Mertens held serve a handful of points later, and would break Svitolina to love in the following game. That dynamic plays out at every level of our sport.
For the returner, the excitement of manufacturing break point is quickly replaced with the disappointment of not converting it. For the server, the anxiety of facing break point is replaced with the exhilaration of holding, and that positive wave of energy facilitates the immediate break in the next game.
You can see it coming a thousand mile away.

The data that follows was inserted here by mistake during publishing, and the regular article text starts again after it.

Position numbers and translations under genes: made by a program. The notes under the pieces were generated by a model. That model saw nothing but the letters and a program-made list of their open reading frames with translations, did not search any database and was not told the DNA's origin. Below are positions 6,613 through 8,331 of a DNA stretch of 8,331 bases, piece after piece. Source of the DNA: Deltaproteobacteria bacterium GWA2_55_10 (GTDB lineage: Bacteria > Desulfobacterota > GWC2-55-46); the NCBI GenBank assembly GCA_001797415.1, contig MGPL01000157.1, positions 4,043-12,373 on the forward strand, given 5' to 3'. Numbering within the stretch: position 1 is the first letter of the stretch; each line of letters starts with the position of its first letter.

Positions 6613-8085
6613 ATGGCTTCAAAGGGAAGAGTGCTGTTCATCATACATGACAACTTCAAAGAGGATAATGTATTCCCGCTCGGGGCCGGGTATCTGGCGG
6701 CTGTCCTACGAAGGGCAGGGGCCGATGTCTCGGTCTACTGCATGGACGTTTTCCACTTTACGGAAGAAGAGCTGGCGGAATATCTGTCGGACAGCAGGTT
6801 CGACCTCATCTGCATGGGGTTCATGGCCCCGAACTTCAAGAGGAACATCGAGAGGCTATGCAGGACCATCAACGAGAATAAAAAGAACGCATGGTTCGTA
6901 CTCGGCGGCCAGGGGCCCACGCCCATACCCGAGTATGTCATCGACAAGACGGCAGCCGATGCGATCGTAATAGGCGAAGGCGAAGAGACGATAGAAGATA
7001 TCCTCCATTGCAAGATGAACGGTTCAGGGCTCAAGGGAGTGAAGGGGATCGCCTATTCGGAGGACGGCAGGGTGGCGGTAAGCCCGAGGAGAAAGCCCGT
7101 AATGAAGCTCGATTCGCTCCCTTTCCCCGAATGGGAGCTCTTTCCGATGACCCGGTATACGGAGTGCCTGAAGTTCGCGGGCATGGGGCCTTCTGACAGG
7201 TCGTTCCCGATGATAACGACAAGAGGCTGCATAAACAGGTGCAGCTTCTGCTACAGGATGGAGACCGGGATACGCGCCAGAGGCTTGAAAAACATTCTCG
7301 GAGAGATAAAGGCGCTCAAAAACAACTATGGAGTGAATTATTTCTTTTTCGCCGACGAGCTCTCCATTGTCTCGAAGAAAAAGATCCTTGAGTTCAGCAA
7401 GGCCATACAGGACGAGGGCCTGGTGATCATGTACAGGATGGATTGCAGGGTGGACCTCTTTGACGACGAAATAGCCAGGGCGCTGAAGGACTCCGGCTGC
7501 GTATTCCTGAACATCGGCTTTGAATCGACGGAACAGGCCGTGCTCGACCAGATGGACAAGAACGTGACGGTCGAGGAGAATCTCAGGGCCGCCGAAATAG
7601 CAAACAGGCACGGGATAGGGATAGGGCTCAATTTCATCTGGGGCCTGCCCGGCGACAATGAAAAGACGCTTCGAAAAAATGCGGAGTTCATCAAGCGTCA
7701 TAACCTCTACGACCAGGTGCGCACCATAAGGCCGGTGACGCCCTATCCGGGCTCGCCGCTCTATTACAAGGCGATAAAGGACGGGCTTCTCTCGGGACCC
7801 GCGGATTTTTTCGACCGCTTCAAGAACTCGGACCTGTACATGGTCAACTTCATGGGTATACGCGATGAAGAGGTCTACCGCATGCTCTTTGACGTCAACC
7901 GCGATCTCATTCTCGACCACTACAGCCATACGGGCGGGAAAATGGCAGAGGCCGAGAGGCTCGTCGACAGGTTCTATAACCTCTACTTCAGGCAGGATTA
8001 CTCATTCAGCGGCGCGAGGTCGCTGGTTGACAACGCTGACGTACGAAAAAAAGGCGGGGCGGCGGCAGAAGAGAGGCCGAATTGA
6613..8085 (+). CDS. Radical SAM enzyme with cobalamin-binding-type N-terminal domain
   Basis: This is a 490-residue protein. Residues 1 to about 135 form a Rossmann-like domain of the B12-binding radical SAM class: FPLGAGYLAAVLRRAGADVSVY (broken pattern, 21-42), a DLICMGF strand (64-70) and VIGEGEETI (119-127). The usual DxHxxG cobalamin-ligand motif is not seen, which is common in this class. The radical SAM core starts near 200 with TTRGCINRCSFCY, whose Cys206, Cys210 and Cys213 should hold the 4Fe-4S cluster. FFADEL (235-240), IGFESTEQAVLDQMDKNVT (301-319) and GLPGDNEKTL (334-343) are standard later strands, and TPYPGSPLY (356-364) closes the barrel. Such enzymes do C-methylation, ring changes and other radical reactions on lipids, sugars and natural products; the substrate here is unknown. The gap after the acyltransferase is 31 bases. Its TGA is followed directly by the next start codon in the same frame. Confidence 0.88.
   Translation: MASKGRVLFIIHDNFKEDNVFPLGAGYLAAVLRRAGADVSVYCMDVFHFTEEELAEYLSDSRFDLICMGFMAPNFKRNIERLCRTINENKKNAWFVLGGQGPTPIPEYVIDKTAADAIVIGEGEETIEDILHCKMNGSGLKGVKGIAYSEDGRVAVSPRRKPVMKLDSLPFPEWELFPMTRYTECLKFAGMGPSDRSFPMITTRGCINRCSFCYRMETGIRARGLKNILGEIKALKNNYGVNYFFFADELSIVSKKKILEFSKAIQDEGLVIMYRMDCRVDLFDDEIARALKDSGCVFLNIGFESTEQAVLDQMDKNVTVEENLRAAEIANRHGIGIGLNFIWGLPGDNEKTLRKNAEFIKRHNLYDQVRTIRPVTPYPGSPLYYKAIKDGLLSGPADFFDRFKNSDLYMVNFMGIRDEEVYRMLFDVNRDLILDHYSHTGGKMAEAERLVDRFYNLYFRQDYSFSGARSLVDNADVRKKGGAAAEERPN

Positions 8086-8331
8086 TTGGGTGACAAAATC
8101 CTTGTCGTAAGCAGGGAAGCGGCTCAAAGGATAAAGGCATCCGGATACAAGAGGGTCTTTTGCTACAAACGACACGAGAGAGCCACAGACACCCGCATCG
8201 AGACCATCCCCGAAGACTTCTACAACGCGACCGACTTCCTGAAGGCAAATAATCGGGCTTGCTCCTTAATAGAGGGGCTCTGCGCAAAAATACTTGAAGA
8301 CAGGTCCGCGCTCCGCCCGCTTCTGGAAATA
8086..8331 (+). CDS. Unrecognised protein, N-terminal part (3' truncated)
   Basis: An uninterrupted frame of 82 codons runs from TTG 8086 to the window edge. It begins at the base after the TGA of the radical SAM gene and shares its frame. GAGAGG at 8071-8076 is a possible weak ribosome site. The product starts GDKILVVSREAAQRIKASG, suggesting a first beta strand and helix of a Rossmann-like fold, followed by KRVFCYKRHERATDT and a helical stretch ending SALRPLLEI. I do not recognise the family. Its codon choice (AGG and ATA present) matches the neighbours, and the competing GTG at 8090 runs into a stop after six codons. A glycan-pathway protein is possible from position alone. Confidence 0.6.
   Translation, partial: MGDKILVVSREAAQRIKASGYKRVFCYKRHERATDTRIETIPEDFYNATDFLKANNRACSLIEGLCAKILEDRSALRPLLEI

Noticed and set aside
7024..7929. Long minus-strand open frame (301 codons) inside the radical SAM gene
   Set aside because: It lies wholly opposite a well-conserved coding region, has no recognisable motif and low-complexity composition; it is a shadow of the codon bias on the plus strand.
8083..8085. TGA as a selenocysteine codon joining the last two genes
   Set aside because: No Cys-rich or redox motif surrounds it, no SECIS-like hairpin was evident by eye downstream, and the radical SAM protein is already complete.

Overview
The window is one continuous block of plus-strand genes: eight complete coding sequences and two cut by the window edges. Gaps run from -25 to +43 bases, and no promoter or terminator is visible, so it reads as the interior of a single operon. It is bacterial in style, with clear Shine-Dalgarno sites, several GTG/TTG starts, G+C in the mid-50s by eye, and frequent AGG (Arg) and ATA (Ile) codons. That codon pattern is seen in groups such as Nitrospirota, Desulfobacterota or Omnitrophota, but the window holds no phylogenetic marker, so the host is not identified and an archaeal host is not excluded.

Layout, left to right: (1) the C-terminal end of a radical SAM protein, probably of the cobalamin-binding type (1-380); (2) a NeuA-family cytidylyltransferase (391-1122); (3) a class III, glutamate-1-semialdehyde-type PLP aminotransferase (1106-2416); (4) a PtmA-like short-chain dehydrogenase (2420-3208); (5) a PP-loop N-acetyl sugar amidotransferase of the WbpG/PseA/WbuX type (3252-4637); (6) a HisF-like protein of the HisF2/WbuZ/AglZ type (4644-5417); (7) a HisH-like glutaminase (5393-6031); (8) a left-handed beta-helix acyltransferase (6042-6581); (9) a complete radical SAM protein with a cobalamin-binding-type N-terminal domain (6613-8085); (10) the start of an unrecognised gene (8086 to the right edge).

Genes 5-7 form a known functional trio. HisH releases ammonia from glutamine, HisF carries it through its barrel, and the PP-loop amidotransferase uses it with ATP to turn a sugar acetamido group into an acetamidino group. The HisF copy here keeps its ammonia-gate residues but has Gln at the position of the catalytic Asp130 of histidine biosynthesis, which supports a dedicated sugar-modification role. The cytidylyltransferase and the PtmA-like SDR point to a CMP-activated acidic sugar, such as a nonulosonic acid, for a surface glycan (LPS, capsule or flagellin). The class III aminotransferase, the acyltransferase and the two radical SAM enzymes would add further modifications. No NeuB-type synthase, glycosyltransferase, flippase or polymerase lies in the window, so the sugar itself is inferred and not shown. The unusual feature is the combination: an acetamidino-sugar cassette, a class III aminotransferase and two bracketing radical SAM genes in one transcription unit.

Mertens was empowered by the hold and cracked four winners against Svitolina in the following game. At 0-30, Svitolina hit a 150 km/h first serve to Mertens’ forehand return. The Belgian stepped inside the baseline and cracked a 122 km/h return winner cross court. At 0-40, Mertens laced a backhand return that Svitolina barely touched.
A couple of minutes earlier, Mertens was in a very precarious position. Now she was running away with the match. Hello, momentum.
Mertens did everything well in this match, and brings a rampaging all-round game into the Australian Open semifinals.
Her serve was outstanding against Svitolina. She was broken only once, and won an impressive 11 of 17 of her second serve points, including all five she hit in the second set.